By Sandy Johnson, extension beef specialist
We just finished preg checking some replacement heifers from a project conducted earlier this spring. The heifers were all artificially inseminated (AI) at a single fixed-time. Natural service sires were turned in 10 days after AI and removed 20 days later. This short breeding season was used for a number of reasons but most importantly so that there would be no late calving replacement females. The staging of this ultrasound examination was such that we had pregnancies at either 64 days or 54 to 34 days. Differentiating these stages of pregnancy with ultrasound was relatively easy and the information obtained was very powerful. The open heifers were sorted off and hauled to the feedlot that day. Continue reading “Tally Time – Get more value from pregnancy diagnosis”
By Walt Fick, range management specialist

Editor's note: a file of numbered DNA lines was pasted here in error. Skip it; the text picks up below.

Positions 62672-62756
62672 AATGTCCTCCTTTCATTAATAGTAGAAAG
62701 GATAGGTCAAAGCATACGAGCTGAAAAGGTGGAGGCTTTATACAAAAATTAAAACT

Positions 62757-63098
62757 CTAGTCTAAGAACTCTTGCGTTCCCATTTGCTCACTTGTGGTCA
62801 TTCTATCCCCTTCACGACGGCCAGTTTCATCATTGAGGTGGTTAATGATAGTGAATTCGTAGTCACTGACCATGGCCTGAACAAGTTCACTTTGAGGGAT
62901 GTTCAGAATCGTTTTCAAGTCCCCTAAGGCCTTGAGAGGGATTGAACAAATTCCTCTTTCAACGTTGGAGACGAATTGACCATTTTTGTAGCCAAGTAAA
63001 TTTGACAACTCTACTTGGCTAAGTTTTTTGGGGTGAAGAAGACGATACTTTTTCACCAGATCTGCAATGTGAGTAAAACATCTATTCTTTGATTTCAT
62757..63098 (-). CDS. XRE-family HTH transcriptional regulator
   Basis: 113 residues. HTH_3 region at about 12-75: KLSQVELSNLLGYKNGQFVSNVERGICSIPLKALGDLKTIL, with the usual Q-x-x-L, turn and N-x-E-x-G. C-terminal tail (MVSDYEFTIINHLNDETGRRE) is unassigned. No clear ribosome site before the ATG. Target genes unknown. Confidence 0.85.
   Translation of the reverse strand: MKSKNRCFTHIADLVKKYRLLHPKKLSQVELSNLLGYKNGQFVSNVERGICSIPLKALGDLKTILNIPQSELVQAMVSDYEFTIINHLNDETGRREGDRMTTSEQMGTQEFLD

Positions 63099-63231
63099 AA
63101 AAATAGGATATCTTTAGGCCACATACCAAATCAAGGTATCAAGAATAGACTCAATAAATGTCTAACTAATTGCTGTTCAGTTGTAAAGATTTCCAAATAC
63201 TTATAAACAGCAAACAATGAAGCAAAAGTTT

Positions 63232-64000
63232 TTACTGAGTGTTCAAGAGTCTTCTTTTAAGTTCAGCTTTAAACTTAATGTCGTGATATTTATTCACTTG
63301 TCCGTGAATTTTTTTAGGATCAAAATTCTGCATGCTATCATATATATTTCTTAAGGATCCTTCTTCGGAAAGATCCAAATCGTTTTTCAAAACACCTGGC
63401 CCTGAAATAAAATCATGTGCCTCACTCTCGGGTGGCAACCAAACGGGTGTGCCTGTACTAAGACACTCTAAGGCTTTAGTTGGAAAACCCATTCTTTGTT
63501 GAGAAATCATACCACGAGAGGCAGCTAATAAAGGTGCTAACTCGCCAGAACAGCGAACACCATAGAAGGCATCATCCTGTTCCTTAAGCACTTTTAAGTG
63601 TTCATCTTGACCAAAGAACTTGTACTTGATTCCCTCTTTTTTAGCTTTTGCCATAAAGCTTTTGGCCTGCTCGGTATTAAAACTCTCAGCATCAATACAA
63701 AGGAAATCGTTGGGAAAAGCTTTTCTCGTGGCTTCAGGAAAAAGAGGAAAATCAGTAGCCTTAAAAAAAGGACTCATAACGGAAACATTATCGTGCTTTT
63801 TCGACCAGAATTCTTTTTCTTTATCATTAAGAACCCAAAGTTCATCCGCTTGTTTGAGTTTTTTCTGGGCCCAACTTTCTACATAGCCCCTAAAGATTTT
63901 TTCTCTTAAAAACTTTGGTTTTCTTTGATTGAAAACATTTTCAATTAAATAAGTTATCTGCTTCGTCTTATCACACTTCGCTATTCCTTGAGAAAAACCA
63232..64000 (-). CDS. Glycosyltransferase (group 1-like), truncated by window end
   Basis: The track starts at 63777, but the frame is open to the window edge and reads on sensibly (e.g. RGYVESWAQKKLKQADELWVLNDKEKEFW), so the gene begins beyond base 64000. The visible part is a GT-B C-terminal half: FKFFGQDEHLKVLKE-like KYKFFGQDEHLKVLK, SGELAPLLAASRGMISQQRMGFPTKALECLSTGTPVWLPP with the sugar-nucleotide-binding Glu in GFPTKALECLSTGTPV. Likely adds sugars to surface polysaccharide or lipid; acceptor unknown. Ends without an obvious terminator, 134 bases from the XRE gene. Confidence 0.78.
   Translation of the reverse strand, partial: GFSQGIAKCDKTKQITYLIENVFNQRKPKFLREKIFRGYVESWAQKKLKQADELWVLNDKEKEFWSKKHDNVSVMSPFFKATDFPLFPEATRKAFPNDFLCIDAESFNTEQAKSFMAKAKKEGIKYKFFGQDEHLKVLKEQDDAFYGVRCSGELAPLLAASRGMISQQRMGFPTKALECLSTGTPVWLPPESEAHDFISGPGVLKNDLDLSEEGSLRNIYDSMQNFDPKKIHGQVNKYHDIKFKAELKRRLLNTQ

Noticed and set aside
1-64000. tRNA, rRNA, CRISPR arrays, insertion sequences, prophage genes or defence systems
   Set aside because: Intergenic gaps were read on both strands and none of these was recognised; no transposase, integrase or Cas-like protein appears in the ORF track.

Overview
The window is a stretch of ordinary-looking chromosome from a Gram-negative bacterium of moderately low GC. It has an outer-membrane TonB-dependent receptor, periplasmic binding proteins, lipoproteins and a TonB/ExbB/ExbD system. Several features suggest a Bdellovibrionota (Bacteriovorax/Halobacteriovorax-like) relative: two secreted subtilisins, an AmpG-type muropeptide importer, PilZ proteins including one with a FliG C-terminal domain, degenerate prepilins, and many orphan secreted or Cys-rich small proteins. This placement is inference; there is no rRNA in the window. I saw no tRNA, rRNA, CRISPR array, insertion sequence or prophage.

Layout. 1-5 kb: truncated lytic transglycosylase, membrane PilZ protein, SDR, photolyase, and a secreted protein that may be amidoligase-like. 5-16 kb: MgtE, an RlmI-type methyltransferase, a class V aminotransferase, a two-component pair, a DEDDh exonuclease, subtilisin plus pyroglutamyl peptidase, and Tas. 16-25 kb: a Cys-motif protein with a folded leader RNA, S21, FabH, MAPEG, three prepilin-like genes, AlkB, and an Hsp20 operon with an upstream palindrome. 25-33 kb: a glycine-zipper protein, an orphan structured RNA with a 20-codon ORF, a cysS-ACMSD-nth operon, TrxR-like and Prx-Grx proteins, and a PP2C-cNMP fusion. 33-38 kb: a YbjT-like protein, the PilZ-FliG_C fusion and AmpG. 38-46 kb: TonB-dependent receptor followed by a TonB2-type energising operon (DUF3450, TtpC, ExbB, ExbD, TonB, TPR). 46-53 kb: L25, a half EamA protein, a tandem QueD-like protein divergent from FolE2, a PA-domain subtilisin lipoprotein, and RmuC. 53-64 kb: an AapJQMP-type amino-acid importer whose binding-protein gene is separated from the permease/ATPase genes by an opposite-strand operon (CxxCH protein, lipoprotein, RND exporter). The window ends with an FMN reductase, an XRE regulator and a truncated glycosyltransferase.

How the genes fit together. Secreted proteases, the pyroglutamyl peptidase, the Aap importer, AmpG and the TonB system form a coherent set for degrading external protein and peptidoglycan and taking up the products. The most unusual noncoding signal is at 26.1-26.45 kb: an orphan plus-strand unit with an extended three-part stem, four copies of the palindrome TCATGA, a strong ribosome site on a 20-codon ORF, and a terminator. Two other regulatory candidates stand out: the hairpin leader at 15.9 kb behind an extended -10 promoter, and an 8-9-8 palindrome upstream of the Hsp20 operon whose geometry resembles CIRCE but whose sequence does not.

How does fire intensity impact plant response? Fire intensity varies with the amount of vegetation to burn, moisture content of the vegetation, and weather conditions at the time of burning. Last year was a good forage production year across most of Kansas, consequently there was plenty of plant material to burn in 2017.
The National Weather Service started issuing Red Flag Warnings back in February. A Red Flag Warning indicates good conditions for extreme fire behavior. This usually means relative humidity < 25%, wind speeds > 15 mph with frequent gusts > 25 mph, warm air temperatures e.g. >75oF, and 10-hour dead fuel moisture < 9%. Prescribed burning should not be conducted during a Red Flag Warning.
Continue reading “Forage response to fire intensity and time of burning”